With the opening of The Curtain hotel, London’s Shoreditch is officially the coolest borough in the U.K. capital.
With the opening of The Curtain, New York hotelier Michael Achenbaum brings his neighbourhood-making pedigree to the U.K.’S coolest borough
DESPITE WHAT YOU might hear on the news, London is booming. Never mind Brexit or bombings — look up toward the city’s characteristically gloomy skies and you’ll see nothing but cranes. Buildings shoot up from rubble at record speed. Trains spill out into stations with record numbers of people: newcomers, visitors, and lifelong Londoners alike. The city just keeps growing. And nowhere in the city is this truer than in Shoreditch. Located in London’s increasingly trendy East End, Shoreditch straddles the buttoned-up City of London (where all the banking happens) and youthful Hackney and Hoxton (where all the drinking happens). As a result, the borough is equal parts work and play, a hotspot for creatives of all types.
It’s also where Michael Achenbaum is currently kneeling on the sidewalk, picking a cigarette butt off the marble tiling outside one of the newest of those buildings. Achenbaum is the — meticulous, fastidious, incomparably energetic — owner of The Curtain, a hotel and private members’ club that opened in late spring. He’s spent the last four years working on this project, which now takes up a full city block just off Shoreditch’s main drag, joining The Hoxton and The Ace in the live/work/play pantheon of boutique hotels in this small corner of the city. In jeans and a beat-up leather jacket, he bounds around the hotel, saying hello to everyone on staff and orchestrating finishing touches as though he didn’t have a staff of hundreds to attend to them. “Details are so important,” he says. “It kills me that I see things nobody else does.”
Achenbaum has made a name for himself as someone who obsesses over every little thing — in the best, most productive way possible. When he opened his first property, the Gansevoort Hotel in New York’s Meatpacking District in 2004, he almost single-handedly gentrified the neighbourhood — and kicked off a wave of trendy, high-design boutique hotels and restaurants throughout the city. For The Curtain, he’s at yet another forefront in hospitality trends: the hotel/members’ club combo that seems to be taking London by storm right now. And he has paid particular attention to the details here, especially when it comes to collaborating. The hotel features three restaurants, including the first European restaurant by James Beard Award–winning chef Marcus Samuelsson; it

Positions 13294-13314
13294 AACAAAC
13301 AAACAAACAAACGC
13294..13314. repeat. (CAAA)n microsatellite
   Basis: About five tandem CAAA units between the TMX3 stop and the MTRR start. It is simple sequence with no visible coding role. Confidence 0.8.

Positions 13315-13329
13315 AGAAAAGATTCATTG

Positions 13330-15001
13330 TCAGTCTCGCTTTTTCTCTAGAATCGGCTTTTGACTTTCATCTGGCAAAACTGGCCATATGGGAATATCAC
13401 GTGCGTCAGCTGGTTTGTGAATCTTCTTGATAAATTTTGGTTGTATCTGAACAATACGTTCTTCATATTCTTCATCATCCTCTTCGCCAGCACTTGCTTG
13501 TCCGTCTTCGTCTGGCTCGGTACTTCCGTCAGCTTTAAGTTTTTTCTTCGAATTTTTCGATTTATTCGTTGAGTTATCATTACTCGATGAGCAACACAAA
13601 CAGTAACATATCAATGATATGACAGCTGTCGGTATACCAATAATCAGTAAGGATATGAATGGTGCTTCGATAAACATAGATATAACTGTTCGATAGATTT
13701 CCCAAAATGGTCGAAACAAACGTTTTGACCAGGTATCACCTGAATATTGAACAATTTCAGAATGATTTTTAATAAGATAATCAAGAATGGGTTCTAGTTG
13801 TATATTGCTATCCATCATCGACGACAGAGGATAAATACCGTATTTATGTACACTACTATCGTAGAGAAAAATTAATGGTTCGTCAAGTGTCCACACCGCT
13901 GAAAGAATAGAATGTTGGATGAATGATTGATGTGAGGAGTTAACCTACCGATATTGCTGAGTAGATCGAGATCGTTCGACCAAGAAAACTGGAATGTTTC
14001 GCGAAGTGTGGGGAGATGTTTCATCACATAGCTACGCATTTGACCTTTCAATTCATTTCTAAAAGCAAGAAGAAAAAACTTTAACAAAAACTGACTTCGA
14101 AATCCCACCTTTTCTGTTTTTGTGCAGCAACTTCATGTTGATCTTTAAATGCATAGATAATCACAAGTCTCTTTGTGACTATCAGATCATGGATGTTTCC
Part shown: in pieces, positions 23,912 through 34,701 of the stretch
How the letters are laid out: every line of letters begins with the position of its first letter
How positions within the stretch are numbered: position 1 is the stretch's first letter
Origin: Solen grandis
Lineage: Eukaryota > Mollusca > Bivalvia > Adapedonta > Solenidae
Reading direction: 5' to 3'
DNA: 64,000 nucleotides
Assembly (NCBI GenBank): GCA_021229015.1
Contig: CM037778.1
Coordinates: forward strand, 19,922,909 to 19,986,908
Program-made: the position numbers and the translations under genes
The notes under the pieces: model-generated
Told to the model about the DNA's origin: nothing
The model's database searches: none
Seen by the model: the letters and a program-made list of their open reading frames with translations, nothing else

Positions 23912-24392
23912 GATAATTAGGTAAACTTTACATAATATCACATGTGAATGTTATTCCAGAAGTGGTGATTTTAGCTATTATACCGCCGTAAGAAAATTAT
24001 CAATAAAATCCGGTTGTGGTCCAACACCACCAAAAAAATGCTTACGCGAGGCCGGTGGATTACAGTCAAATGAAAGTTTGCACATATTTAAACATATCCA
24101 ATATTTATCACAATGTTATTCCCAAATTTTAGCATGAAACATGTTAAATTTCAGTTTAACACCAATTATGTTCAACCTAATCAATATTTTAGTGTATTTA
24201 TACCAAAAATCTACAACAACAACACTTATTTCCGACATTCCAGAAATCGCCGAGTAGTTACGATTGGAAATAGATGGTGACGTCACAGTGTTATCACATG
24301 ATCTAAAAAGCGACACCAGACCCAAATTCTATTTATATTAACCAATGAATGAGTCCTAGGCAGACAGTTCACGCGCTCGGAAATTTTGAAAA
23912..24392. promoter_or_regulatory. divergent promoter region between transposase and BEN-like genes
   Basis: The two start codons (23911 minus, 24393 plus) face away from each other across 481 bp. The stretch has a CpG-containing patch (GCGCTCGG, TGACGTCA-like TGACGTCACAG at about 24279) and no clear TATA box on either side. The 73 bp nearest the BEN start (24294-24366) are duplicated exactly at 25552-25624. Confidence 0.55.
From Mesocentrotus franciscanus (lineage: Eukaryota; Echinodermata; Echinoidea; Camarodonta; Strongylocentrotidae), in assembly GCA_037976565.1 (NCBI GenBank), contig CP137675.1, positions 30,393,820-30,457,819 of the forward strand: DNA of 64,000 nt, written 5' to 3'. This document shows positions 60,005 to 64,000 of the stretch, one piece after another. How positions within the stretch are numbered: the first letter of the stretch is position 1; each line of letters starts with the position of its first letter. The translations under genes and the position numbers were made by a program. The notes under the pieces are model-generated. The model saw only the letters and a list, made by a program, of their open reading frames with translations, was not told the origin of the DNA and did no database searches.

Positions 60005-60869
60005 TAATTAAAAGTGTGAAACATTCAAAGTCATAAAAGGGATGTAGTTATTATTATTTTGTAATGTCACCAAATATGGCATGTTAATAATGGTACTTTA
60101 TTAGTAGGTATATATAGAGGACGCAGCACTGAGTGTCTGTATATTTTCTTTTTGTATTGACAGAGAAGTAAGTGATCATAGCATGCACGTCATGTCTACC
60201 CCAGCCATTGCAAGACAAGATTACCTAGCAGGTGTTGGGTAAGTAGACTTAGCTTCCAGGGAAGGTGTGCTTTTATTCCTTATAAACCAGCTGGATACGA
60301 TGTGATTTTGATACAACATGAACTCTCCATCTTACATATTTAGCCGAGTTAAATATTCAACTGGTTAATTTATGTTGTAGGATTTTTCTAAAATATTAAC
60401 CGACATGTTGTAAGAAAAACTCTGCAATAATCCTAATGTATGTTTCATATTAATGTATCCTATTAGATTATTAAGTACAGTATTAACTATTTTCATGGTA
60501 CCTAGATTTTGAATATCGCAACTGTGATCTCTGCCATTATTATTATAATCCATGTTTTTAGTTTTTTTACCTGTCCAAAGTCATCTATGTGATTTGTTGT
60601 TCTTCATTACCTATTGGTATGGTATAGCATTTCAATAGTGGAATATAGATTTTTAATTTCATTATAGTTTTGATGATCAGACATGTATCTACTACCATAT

boasts a Gansevoort-style rooftop pool of the type there aren’t (unsurprisingly) very many of in London; it has a gym that might be more at home in an NFL clubhouse than in a hotel, a particular point of pride for Achenbaum, who works out ritualistically; and it features, on almost every wall, an art collection curated by the British photographer Mick Rock. Among the spectacles: pieces by Rock, original Richard Avedon prints of the Beatles, and a Banksy from Achenbaum’s personal collection.
“I love making something people will love,” says Achenbaum. “I never set out to be an operations guy. I’m not an expert on construction. I’m not even that creative. But I choose the right people and I let them do their thing — I provide the box for them to play in, and the results are usually amazing.” Like on opening weekend in May, for example, when the basement whisky bar and adjacent dance club were packed for a one-night-only DJ set by Courtney Love. It’s like we said: London is booming, and nowhere is this truer than in Shoreditch.
1. The Curtain’s warehouse-like red brick digs are home to 120 guest rooms and three restaurants. 2. Awash in sea-blue hues, Mediterranean eatery Lido sits next to the rooftop pool. 3. The Curtain’s visionary owner, Michael Achenbaum. 4. Suites adopt a refined-industrial look, contrasting steelframed windows with plenty of luxe marble.